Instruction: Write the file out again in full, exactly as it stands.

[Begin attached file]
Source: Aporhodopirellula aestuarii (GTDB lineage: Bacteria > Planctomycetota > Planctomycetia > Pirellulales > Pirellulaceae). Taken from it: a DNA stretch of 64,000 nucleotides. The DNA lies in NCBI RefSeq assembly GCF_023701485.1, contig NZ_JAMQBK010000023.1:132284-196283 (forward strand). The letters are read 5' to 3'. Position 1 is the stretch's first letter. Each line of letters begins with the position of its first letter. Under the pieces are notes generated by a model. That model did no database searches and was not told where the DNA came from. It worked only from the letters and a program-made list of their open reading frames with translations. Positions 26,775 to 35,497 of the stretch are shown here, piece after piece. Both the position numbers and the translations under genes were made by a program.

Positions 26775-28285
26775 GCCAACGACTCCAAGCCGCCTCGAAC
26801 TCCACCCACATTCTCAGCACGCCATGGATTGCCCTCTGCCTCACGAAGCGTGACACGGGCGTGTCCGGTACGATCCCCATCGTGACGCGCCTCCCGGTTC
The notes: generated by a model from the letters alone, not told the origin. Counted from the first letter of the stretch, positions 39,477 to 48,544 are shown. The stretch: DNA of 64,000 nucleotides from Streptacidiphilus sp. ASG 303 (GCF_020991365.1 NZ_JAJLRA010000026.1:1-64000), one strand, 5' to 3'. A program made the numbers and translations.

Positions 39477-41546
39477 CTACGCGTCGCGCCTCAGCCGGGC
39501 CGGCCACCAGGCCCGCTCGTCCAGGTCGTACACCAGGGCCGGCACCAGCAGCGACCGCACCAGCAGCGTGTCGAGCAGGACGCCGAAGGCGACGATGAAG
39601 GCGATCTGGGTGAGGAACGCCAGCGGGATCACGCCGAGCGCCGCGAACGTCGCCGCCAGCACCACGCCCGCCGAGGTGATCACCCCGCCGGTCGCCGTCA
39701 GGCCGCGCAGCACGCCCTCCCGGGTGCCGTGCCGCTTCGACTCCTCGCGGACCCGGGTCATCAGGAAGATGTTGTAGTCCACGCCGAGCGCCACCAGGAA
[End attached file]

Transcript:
Source: Aporhodopirellula aestuarii (GTDB lineage: Bacteria > Planctomycetota > Planctomycetia > Pirellulales > Pirellulaceae). Taken from it: a DNA stretch of 64,000 nucleotides. The DNA lies in NCBI RefSeq assembly GCF_023701485.1, contig NZ_JAMQBK010000023.1:132284-196283 (forward strand). The letters are read 5' to 3'. Position 1 is the stretch's first letter. Each line of letters begins with the position of its first letter. Under the pieces are notes generated by a model. That model did no database searches and was not told where the DNA came from. It worked only from the letters and a program-made list of their open reading frames with translations. Positions 26,775 to 35,497 of the stretch are shown here, piece after piece. Both the position numbers and the translations under genes were made by a program.

Positions 26775-28285
26775 GCCAACGACTCCAAGCCGCCTCGAAC
26801 TCCACCCACATTCTCAGCACGCCATGGATTGCCCTCTGCCTCACGAAGCGTGACACGGGCGTGTCCGGTACGATCCCCATCGTGACGCGCCTCCCGGTTC
The notes: generated by a model from the letters alone, not told the origin. Counted from the first letter of the stretch, positions 39,477 to 48,544 are shown. The stretch: DNA of 64,000 nucleotides from Streptacidiphilus sp. ASG 303 (GCF_020991365.1 NZ_JAJLRA010000026.1:1-64000), one strand, 5' to 3'. A program made the numbers and translations.

Positions 39477-41546
39477 CTACGCGTCGCGCCTCAGCCGGGC
39501 CGGCCACCAGGCCCGCTCGTCCAGGTCGTACACCAGGGCCGGCACCAGCAGCGACCGCACCAGCAGCGTGTCGAGCAGGACGCCGAAGGCGACGATGAAG
39601 GCGATCTGGGTGAGGAACGCCAGCGGGATCACGCCGAGCGCCGCGAACGTCGCCGCCAGCACCACGCCCGCCGAGGTGATCACCCCGCCGGTCGCCGTCA
39701 GGCCGCGCAGCACGCCCTCCCGGGTGCCGTGCCGCTTCGACTCCTCGCGGACCCGGGTCATCAGGAAGATGTTGTAGTCCACGCCGAGCGCCACCAGGAA